TestNG annotations

According to TestNG documentation

TestNG is a testing framework designed to simplify a broad range of testing needs, from unit testing (testing a class in isolation of the others) to integration testing (testing entire systems made of several classes, several packages, and even several external frameworks, such as application servers).

In TestNG, NG stands for Next Generation 🙂

TestNG provides us with many annotations which allow performing some Java logic before and after a certain point and a lot more.
Now, what is an annotation? Annotations are a form of metadata that provides data about a program that is not part of the program itself. Annotations have no direct effect on the operation of the code they annotate.

TestNG Annotations List

Annotation NameWhat does it do?
@BeforeSuiteThe annotated method will be run before all tests in this suite have run
@AfterSuiteThe annotated method will be run after all tests in this suite have run.
@BeforeTestThe annotated method will be run before any test method belonging to the classes inside the <test> tag is run.
@AfterTestThe annotated method will be run after all the test methods belonging to the classes inside the <test> tag have run.
@BeforeGroupsThe list of groups that this configuration method will run before. This method is guaranteed to run shortly before the first test method that belongs to any of these groups is invoked.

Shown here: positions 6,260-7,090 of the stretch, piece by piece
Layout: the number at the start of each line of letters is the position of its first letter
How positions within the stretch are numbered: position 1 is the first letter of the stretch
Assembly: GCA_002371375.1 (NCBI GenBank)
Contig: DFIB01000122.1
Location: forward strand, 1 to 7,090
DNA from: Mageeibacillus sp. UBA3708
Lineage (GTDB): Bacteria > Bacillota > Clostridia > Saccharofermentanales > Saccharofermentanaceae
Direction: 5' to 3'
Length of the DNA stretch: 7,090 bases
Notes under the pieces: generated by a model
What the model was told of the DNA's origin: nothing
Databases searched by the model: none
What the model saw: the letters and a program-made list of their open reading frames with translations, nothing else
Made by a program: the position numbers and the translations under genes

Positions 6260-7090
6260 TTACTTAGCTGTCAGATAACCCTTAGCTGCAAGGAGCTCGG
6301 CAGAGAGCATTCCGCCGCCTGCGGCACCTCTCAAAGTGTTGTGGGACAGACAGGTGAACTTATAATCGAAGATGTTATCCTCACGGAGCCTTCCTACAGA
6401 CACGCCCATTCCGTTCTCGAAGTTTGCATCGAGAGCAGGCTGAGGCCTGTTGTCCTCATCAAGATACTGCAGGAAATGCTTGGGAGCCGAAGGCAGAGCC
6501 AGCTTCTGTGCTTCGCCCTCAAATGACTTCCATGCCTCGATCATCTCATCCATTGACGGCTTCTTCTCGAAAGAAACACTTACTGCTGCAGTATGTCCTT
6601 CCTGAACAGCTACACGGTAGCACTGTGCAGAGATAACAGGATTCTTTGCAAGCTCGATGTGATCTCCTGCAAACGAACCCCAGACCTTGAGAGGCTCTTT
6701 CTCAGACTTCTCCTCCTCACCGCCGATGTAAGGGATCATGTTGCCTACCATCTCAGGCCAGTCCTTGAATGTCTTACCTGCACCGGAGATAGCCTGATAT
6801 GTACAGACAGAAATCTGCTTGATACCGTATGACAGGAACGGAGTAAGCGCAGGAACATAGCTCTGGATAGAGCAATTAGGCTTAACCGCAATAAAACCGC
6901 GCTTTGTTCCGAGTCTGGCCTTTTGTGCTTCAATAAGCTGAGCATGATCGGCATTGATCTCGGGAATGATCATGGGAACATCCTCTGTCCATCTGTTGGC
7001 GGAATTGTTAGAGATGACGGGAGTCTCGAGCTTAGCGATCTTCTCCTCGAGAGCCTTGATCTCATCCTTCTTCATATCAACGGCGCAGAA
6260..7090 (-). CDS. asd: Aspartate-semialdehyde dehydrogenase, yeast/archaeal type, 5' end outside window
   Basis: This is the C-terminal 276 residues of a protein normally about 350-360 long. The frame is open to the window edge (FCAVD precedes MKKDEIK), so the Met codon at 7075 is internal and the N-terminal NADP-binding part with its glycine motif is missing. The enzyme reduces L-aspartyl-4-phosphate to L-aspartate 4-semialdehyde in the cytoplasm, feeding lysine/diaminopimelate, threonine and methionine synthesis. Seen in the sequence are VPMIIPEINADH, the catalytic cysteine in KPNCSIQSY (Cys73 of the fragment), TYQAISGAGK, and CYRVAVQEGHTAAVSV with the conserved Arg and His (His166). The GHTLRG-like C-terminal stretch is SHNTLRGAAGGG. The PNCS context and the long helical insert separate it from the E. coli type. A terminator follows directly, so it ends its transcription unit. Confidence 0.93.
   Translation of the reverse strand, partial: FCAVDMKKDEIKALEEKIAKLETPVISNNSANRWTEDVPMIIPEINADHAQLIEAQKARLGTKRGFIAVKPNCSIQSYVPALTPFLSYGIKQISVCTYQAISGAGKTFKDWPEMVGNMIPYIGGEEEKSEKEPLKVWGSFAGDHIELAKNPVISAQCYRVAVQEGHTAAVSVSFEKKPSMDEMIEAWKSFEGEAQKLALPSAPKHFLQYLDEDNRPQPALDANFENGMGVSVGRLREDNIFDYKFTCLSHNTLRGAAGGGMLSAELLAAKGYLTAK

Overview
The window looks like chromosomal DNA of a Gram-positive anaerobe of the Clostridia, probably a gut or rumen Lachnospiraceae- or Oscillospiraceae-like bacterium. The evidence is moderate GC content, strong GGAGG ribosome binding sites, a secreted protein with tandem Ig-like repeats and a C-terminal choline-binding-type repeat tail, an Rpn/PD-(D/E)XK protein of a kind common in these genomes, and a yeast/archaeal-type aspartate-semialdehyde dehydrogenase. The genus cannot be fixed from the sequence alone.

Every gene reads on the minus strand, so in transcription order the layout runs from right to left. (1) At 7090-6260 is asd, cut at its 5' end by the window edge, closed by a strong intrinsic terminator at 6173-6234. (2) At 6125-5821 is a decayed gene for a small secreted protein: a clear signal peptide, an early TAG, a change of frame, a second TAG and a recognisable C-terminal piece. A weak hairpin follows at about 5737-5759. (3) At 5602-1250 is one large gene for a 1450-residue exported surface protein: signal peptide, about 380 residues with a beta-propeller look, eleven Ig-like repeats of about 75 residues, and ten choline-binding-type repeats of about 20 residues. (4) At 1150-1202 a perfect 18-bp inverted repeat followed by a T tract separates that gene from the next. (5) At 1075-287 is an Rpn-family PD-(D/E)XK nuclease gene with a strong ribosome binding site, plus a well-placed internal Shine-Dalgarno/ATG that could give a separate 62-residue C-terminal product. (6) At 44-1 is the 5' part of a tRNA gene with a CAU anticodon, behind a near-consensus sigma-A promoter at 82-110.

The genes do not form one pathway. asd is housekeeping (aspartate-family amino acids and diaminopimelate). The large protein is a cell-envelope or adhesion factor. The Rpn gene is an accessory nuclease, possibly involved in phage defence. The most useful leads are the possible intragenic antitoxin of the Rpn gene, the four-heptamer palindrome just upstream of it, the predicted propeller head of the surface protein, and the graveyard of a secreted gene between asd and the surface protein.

@AfterGroupsThe list of groups that this configuration method will run after. This method is guaranteed to run shortly after the last test method that belongs to any of these groups is invoked.
@BeforeClassThe annotated method will be run before the first test method in the current class is invoked.
@AfterClassThe annotated method will be run after all the test methods in the current class have been run.
@BeforeMethodThe annotated method will be run before each test method.
@AfterMethodThe annotated method will be run after each test method.
@DataProviderMarks a method as supplying data for a test method. The annotated method must return an Object[][] where each Object[] can be assigned the parameter list of the test method. The @Test method that wants to receive data from this DataProvider needs to use a dataProvider name equals to the name of this annotation.
@FactoryMarks a method as a factory that returns objects that will be used by TestNG as Test classes. The method must return Object[].